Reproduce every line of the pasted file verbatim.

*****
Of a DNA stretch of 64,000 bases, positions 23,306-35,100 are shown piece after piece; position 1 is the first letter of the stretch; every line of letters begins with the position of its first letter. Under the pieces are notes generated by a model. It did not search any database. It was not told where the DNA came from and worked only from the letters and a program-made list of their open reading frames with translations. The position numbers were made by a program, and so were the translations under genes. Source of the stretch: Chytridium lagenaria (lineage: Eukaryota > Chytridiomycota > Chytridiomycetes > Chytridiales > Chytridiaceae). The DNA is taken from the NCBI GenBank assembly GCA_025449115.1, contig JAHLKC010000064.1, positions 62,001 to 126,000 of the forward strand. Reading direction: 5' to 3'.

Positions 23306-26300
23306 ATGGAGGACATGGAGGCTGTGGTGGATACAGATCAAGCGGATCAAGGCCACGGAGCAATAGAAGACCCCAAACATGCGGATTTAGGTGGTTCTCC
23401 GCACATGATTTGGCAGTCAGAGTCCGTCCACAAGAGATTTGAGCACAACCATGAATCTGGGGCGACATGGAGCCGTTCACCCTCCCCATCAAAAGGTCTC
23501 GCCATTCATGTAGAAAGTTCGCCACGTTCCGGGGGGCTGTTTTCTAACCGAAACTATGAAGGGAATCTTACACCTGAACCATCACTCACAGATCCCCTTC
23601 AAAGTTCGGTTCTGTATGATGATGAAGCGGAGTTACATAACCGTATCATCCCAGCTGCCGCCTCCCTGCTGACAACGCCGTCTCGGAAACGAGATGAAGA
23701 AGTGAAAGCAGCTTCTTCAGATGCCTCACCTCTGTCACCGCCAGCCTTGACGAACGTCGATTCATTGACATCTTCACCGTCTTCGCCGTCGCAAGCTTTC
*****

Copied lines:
Of a DNA stretch of 64,000 bases, positions 23,306-35,100 are shown piece after piece; position 1 is the first letter of the stretch; every line of letters begins with the position of its first letter. Under the pieces are notes generated by a model. It did not search any database. It was not told where the DNA came from and worked only from the letters and a program-made list of their open reading frames with translations. The position numbers were made by a program, and so were the translations under genes. Source of the stretch: Chytridium lagenaria (lineage: Eukaryota > Chytridiomycota > Chytridiomycetes > Chytridiales > Chytridiaceae). The DNA is taken from the NCBI GenBank assembly GCA_025449115.1, contig JAHLKC010000064.1, positions 62,001 to 126,000 of the forward strand. Reading direction: 5' to 3'.

Positions 23306-26300
23306 ATGGAGGACATGGAGGCTGTGGTGGATACAGATCAAGCGGATCAAGGCCACGGAGCAATAGAAGACCCCAAACATGCGGATTTAGGTGGTTCTCC
23401 GCACATGATTTGGCAGTCAGAGTCCGTCCACAAGAGATTTGAGCACAACCATGAATCTGGGGCGACATGGAGCCGTTCACCCTCCCCATCAAAAGGTCTC
23501 GCCATTCATGTAGAAAGTTCGCCACGTTCCGGGGGGCTGTTTTCTAACCGAAACTATGAAGGGAATCTTACACCTGAACCATCACTCACAGATCCCCTTC
23601 AAAGTTCGGTTCTGTATGATGATGAAGCGGAGTTACATAACCGTATCATCCCAGCTGCCGCCTCCCTGCTGACAACGCCGTCTCGGAAACGAGATGAAGA
23701 AGTGAAAGCAGCTTCTTCAGATGCCTCACCTCTGTCACCGCCAGCCTTGACGAACGTCGATTCATTGACATCTTCACCGTCTTCGCCGTCGCAAGCTTTC